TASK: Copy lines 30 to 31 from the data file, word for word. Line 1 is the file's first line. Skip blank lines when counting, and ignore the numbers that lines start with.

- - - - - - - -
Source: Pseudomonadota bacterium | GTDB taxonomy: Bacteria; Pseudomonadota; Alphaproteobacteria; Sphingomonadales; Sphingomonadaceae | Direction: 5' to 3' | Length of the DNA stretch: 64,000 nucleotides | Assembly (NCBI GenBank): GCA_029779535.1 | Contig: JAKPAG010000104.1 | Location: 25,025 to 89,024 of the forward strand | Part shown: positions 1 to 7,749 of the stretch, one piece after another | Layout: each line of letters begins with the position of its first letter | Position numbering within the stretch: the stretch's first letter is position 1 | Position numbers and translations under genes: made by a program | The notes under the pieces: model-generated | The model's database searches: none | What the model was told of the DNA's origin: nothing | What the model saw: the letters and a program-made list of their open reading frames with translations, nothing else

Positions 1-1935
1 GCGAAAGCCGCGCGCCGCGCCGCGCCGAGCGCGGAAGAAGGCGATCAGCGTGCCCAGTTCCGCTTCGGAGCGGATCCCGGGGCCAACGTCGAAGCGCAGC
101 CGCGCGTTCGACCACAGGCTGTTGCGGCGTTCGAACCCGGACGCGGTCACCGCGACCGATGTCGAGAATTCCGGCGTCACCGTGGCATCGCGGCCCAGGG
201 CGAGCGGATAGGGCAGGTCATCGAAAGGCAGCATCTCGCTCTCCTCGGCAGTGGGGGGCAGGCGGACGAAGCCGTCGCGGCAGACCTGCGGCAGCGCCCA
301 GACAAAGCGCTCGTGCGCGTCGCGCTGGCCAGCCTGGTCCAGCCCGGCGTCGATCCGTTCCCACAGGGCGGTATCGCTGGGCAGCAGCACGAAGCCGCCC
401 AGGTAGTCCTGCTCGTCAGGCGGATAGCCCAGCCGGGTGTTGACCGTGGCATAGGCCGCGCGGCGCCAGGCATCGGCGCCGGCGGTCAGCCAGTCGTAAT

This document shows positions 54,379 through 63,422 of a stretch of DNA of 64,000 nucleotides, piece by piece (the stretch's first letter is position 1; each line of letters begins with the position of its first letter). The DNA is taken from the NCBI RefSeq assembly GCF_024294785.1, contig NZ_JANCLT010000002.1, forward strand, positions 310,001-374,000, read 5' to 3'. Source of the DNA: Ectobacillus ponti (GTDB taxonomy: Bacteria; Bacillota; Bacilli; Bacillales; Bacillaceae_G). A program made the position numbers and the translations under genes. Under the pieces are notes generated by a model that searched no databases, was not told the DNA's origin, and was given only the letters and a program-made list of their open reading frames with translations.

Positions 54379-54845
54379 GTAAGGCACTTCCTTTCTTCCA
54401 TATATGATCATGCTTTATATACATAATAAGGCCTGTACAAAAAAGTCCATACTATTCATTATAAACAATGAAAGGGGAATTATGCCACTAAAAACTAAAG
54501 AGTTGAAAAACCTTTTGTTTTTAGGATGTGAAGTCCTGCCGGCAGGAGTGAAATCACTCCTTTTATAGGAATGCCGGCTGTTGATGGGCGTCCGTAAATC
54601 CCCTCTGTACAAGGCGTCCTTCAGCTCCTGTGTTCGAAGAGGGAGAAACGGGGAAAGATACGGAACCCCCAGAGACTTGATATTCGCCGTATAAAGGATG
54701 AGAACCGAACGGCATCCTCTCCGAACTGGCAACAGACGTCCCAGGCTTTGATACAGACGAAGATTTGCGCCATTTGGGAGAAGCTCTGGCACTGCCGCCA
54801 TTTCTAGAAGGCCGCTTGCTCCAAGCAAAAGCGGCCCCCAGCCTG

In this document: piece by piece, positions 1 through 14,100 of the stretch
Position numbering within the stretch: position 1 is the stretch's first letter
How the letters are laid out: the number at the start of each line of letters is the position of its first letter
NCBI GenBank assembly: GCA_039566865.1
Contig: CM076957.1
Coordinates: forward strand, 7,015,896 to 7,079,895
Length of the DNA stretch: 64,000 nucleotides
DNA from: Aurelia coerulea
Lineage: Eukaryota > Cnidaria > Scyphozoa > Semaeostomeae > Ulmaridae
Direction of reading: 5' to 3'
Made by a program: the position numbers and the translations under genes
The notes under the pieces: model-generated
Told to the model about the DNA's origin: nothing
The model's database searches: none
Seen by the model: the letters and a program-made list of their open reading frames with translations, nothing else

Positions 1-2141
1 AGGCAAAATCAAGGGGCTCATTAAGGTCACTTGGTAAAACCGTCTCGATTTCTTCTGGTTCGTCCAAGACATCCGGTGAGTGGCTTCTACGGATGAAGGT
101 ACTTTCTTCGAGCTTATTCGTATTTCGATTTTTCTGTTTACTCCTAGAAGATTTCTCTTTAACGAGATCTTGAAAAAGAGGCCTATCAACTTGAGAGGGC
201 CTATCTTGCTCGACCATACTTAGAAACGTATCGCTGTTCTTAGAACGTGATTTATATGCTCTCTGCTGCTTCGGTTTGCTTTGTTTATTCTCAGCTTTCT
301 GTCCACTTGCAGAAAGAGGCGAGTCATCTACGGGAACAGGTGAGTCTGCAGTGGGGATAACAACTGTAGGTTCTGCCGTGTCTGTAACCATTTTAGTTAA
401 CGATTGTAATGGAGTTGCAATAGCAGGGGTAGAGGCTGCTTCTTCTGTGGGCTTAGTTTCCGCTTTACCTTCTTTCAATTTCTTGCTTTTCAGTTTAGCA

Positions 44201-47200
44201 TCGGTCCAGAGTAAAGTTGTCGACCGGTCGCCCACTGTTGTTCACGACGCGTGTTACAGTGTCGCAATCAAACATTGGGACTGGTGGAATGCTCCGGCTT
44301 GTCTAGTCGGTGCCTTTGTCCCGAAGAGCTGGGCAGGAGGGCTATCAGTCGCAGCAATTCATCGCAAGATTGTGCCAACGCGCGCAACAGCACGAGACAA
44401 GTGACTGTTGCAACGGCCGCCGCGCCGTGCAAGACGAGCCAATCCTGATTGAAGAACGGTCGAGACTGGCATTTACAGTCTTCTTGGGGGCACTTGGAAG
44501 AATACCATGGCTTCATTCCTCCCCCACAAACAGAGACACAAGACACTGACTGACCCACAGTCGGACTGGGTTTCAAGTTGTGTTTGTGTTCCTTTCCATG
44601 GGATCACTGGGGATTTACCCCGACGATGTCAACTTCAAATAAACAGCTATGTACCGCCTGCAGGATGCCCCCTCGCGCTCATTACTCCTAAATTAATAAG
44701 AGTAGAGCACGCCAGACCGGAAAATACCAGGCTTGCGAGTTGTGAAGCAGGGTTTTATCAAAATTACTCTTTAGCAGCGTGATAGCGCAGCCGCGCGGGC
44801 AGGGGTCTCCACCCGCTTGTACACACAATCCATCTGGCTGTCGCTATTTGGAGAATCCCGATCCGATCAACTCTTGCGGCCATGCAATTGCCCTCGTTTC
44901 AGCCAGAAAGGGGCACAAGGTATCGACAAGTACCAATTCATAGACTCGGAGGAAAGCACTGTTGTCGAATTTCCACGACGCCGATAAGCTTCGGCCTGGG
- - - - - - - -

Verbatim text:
Seen by the model: the letters and a program-made list of their open reading frames with translations, nothing else

Positions 1-2141